Carly's Rule is the first in Vickie King's new Braddocks series about Carly and her siblings. She introduces some characters who I suspect will get books in the future. Carly's best friend, Roxie, is going through a tough time, but it looks like Carly's brother, Landon, may be interested in helping her pick up the pieces. Next up though, is another brother, Dusty, who seems like an intriguing character. He lost his wife and unborn child in a tragic car accident and ever since, has been keeping his distance from everyone. I certainly think he has potential, so I might be interested in reading his story, Dusty's Fall, which appears to have just been released (May 2014).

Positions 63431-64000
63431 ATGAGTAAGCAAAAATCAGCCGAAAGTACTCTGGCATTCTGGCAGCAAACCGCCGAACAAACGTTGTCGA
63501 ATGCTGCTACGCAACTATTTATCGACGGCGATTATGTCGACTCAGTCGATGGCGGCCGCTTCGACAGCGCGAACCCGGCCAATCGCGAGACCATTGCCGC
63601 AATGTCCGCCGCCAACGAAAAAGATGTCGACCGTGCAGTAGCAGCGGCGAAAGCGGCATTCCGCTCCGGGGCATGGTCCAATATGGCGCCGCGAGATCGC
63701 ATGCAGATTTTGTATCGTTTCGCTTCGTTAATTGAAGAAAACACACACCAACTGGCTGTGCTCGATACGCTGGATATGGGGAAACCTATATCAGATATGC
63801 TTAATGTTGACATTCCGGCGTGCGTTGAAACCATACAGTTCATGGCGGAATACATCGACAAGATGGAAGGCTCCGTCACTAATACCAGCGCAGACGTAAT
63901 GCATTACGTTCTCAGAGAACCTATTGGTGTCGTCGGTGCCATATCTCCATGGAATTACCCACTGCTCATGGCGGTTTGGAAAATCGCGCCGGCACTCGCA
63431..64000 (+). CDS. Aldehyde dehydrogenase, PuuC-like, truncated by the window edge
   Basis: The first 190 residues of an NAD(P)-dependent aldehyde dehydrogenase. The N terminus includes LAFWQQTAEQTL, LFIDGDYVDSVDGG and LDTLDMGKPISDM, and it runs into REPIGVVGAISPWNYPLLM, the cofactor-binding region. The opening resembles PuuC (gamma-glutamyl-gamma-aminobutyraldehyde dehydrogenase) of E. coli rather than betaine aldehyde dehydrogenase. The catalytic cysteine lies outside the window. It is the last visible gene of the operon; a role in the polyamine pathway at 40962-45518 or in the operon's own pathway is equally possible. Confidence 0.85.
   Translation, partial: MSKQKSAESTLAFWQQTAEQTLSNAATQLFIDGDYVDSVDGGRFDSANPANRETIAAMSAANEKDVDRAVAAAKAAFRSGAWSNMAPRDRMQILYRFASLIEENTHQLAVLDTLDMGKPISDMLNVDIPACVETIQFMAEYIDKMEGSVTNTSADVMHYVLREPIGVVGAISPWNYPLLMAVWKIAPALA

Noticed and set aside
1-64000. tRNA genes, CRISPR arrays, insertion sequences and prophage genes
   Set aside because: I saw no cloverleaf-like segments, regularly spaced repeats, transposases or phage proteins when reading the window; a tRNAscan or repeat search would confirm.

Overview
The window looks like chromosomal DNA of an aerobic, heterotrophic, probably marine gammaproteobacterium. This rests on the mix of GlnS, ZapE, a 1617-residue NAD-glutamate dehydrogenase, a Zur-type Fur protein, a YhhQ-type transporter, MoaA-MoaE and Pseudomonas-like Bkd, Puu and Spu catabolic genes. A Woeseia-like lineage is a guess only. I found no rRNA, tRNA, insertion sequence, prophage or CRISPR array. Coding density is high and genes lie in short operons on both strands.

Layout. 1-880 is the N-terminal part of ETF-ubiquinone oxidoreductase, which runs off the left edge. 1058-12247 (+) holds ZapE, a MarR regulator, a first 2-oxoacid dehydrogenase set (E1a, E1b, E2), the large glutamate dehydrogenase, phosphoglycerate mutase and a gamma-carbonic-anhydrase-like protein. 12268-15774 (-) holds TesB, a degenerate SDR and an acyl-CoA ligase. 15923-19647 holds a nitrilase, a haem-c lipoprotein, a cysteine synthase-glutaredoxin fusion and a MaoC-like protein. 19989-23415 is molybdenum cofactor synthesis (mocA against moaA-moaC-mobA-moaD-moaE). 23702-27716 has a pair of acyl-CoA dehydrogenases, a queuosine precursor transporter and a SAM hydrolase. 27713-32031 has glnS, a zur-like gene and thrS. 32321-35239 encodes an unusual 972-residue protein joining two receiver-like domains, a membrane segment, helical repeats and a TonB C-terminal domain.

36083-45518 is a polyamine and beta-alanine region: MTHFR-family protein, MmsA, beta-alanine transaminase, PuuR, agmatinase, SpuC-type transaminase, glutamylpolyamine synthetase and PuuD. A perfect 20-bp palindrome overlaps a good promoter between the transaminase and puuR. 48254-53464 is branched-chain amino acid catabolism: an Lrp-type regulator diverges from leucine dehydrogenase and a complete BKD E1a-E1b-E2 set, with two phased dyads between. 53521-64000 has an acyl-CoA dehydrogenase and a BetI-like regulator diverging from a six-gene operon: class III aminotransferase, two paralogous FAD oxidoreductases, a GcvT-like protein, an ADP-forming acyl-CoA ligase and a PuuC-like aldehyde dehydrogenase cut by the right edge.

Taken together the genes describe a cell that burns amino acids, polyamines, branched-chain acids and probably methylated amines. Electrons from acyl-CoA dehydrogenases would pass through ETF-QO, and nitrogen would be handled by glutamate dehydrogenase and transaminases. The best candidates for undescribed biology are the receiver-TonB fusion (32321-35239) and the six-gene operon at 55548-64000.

Overall, Carly's Rule was one of those gentle stories that makes a good rainy day read. It had a good message about not letting our fears get in the way of us trying again when life hands us lemons. This would be a good story for sensitive readers too. Aside from Dusty showing up with a black eye from his work as a private investigator, there's no violence and no bad language. Sex is implied, but the door stays closed with no details. A little less telling and a little deeper POV would have gone a long way toward me making a stronger connection to the characters and story, but overall, it wasn't bad for Ms. King's first foray into full-length novel writing. The story kind of reminded me of Debbie Macomber's old Harlequin titles, so if you're a fan of hers, then you might enjoy Vickie King as well.
Note: I received a copy of this book from the author's publisher via Netgalley in exchange for an honest review.
You May Also Enjoy
The Hope Chest Reviews on Facebook